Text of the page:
# Thoughts on 1/7 and other rational numbers (Part 6)

In Part 5 of this series, I showed that fractions of the form $\displaystyle \frac{M}{10^d}$, $\displaystyle \frac{M}{10^k - 1}$, and $\displaystyle \frac{M}{10^d (10^k-1)}$ can be converted into their decimal representations without using long division and without using a calculator.

The amazing thing is that every rational number $\displaystyle \frac{a}{b}$ can be written in one of these three forms. Therefore, after this conversion is made, then the decimal expansion can be found without a calculator.

Case 1. If the denominator $b$ has a prime factorization of the form $2^m 5^n$, then $\displaystyle \frac{a}{b}$ can be rewritten in the form $\displaystyle \frac{M}{10^d}$, where $d = \max(m,n)$.

For example,

$\displaystyle \frac{3}{160} = \displaystyle \frac{3}{2^5 \times 5}$

$\displaystyle \frac{3}{160} = \displaystyle \frac{3}{2^5 \times 5} \times \frac{5^4}{5^4}$

$\displaystyle \frac{3}{160} = \displaystyle \frac{3 \times 5^4}{2^5 \times 5^5}$

$\displaystyle \frac{3}{160} = \displaystyle \frac{1875}{10^5}$

$\displaystyle \frac{3}{160} = 0.01875$

The step of multiplying both sides by $\displaystyle \frac{5^4}{5^4}$ is perhaps unusual, since we’re so accustomed to converting fractions into lowest terms and not making the numerators and denominators larger. This particular form of $1$ was chosen in order to get a power of $10$ in the denominator, thus facilitating the construction of the decimal expansion.

Case 2. If the denominator $b$ is neither a multiple of $2$ nor $5$, then  $\displaystyle \frac{a}{b}$ can be rewritten in the form $\displaystyle \frac{M}{10^k - 1}$.

For example,

$\displaystyle \frac{3}{11} = \displaystyle \frac{3}{11} \times \frac{9}{9}$

$\displaystyle \frac{3}{11} = \displaystyle \frac{27}{99}$

$\displaystyle \frac{3}{11} = 0.\overline{27}$

This example wasn’t too difficult since we knew that $9 \times 11 = 99$. However, finding the smallest value of $k$ that works can be a difficult task requiring laborious trial and error.

However, we do have a couple of theorems that can assist in finding $k$. First, since $k$ is the length of the repeating block, we are guaranteed that $k$ must be less than the denominator $b$ since, using ordinary long division, the length of the repeating block is determined by how many steps are required until we get a remainder that was seen before.

However, we can do even better than that. Using ideas from number theory, it can be proven that $k$ must be a factor of $\phi(b)$, which is the Euler toitent function or the number of integers less than $b$ that are relatively prime with $b$. In the example above, the denominator was $11$, and clearly, if $1 \le n < 11$, then $\gcd(n,11) = 1$. Since there are $10$ such numbers, we know that $k$ must be a factor of $10$. In other words, $k$ must be either $1$, $2$, $5$, or $10$, thus considerably reducing the amount of guessing and checking that has to be done. (Of course, for the example above, $k=2$ was the least value of $k$ that worked.)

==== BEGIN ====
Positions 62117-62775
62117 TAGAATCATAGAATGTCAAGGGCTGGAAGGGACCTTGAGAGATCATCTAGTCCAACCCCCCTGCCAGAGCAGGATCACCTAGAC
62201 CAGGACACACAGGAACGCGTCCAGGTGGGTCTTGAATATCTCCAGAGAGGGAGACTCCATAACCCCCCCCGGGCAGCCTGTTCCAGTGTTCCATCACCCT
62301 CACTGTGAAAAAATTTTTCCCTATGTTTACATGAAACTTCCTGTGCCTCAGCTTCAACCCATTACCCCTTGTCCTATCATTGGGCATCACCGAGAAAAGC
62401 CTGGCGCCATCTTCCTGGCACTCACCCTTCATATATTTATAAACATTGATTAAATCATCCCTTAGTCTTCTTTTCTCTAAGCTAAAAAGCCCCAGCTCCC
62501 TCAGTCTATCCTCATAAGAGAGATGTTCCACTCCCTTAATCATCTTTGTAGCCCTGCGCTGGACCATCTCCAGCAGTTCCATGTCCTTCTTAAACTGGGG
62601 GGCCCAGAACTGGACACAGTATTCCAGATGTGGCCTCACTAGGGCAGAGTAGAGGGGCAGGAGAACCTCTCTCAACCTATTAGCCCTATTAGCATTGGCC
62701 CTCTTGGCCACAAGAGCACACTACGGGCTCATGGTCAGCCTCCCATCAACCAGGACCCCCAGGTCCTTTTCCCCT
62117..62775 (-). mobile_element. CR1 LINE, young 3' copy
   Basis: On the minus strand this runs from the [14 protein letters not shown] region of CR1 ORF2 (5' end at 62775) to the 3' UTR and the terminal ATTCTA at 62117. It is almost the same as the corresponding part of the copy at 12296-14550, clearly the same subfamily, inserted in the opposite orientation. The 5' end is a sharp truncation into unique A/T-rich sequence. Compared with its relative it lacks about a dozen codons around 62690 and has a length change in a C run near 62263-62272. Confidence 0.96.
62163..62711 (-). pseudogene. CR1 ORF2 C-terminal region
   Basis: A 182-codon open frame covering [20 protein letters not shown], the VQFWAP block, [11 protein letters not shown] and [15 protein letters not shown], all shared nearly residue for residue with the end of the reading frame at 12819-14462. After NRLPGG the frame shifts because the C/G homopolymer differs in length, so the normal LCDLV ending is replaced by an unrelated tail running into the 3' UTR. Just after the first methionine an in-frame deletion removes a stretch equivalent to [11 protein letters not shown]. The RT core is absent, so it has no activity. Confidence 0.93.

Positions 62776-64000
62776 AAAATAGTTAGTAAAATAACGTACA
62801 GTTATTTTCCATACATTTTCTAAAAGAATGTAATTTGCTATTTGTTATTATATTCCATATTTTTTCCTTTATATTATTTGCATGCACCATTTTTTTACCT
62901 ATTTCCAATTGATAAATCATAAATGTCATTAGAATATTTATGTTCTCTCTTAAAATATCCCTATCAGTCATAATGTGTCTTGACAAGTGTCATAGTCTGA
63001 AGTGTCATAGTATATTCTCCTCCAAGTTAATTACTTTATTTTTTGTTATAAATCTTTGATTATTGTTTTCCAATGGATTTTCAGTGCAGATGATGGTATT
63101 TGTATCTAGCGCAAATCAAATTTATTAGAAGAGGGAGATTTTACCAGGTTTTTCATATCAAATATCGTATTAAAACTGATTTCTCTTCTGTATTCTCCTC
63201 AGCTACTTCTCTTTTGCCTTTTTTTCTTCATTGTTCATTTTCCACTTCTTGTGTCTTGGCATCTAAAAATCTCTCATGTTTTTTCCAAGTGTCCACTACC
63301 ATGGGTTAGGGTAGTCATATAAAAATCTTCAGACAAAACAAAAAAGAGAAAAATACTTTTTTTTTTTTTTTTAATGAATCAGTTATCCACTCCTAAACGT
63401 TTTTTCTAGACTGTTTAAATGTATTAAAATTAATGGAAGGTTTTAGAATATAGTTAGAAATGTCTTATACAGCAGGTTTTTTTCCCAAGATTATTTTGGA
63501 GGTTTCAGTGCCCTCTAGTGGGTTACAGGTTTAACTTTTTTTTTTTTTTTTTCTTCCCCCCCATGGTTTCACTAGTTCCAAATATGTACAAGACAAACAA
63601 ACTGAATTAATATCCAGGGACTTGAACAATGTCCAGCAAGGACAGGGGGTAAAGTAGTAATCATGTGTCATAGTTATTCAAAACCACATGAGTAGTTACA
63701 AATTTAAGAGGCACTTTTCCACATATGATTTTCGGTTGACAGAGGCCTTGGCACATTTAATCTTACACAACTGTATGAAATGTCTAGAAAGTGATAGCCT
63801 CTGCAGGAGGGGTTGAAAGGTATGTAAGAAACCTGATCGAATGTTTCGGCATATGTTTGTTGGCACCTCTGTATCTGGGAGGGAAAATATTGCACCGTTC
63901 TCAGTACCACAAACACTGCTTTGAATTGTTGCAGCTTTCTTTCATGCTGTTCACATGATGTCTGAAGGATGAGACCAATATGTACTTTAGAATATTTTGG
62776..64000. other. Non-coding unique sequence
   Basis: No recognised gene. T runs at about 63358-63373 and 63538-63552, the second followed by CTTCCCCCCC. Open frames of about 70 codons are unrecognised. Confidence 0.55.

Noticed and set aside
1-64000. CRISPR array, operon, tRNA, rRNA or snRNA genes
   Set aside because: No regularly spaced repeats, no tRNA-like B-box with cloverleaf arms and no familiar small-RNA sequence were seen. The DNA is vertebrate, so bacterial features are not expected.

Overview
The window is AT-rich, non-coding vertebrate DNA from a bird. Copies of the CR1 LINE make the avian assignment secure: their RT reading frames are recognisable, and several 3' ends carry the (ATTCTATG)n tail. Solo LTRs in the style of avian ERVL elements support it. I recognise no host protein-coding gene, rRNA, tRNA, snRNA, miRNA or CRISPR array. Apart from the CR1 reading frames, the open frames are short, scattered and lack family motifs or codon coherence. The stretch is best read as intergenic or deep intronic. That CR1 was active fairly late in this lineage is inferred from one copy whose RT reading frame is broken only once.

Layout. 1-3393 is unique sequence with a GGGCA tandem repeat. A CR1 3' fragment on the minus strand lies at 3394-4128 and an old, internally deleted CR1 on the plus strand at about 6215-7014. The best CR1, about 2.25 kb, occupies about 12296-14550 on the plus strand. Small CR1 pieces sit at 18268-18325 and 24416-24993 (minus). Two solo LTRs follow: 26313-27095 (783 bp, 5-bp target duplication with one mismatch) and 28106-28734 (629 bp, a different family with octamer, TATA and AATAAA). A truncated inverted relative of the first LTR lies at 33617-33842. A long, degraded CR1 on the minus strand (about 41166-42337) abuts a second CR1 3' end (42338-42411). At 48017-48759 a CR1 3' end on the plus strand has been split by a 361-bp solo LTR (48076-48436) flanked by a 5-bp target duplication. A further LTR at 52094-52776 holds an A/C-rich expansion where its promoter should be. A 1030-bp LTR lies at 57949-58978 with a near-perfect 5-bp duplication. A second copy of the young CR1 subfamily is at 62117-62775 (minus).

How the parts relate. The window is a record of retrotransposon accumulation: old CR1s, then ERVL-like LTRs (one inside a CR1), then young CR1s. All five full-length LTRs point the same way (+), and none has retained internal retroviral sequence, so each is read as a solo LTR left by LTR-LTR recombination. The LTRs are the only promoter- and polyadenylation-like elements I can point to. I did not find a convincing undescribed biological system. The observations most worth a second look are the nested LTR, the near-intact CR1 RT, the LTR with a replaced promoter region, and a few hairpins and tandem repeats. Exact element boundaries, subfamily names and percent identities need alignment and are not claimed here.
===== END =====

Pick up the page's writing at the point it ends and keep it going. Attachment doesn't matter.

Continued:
In general, if $n = p_1^{a_1} p_2^{a_2} \dots p_r^{a_r}$ is the prime factorization of $n$, then

$\phi(n) = n \left( \displaystyle 1 - \frac{1}{p_1} \right) \left( \displaystyle 1 - \frac{1}{p_2} \right) \dots \left( \displaystyle 1 - \frac{1}{p_r} \right)$

For the example above, since $11$ was prime, we have $\phi(11) = 11 \left( \displaystyle 1 - \frac{1}{11} \right) = 10$.

Case 3. Suppose the prime factorization of the denominator $b$ both (1) contains $2$ and/or $5$ and also (2) another prime other than $2$ and $5$. This is a mixture of Cases 1 and 2, and the fraction $\displaystyle \frac{a}{b}$ can be rewritten in the form $\displaystyle \frac{M}{10^d (10^k-1)}$.

For example, consider

$\displaystyle \frac{11}{74} = \displaystyle \frac{11}{2 \times 37}$

Following the rule for Case 1, we should multiply by $\displaystyle \frac{5}{5}$ to get a $10$ in the denominator:

$\displaystyle \frac{11}{74} = \displaystyle \frac{11}{2 \times 37} \times \frac{5}{5} = \frac{55}{10 \times 37}$

Next, we need to multiply $37$ by something to get a number of the form $10^k - 1$. Since $37$ is prime, every number less than $37$ is relatively prime with $37$, so $\phi(37) = 36$. Therefore, $k$ must be a factor of $36$. So, $k$ must be one of $1$, $2$, $3$, $4$, $6$, $9$, $12$, $18$, and $36$.

(Parenthetically, while we’ve still got some work to do, it’s still pretty impressive that — without doing any real work — we can reduce the choices of $k$ to these nine numbers. In that sense, the use of $\phi(n)$ parallels how the Rational Root Test is used to determine possible roots of polynomials with integer coefficients.)

So let’s try to find the least value of $k$ that works.

• If $k = 1$, then $10^1 - 1 = 9$, but $9 \div 37$ is not an integer.
• If $k = 2$, then $10^2 - 1 = 99$, but $99 \div 37$ is not an integer.
• If $k = 3$, then $10^3 - 1 = 999$, and it turns out that $999 \div 37 = 27$, an integer.

Therefore,

$\displaystyle \frac{11}{74} = \frac{55}{10 \times 37} \times \frac{27}{27}$

$\displaystyle \frac{11}{74} = \frac{1485}{10 \times 999}$

$\displaystyle \frac{11}{74} = \frac{999 + 486}{10 \times 999}$

$\displaystyle \frac{11}{74} = \frac{999}{10 \times 999}+ \frac{486}{10 \times 999}$

$\displaystyle \frac{11}{74} = \frac{1}{10}+ \frac{486}{10 \times 999}$

$\displaystyle \frac{11}{74} = 0.1 + 0.0\overline{486}$

$\displaystyle \frac{11}{74} = 0.1\overline{486}$

## 6 thoughts on “Thoughts on 1/7 and other rational numbers (Part 6)”

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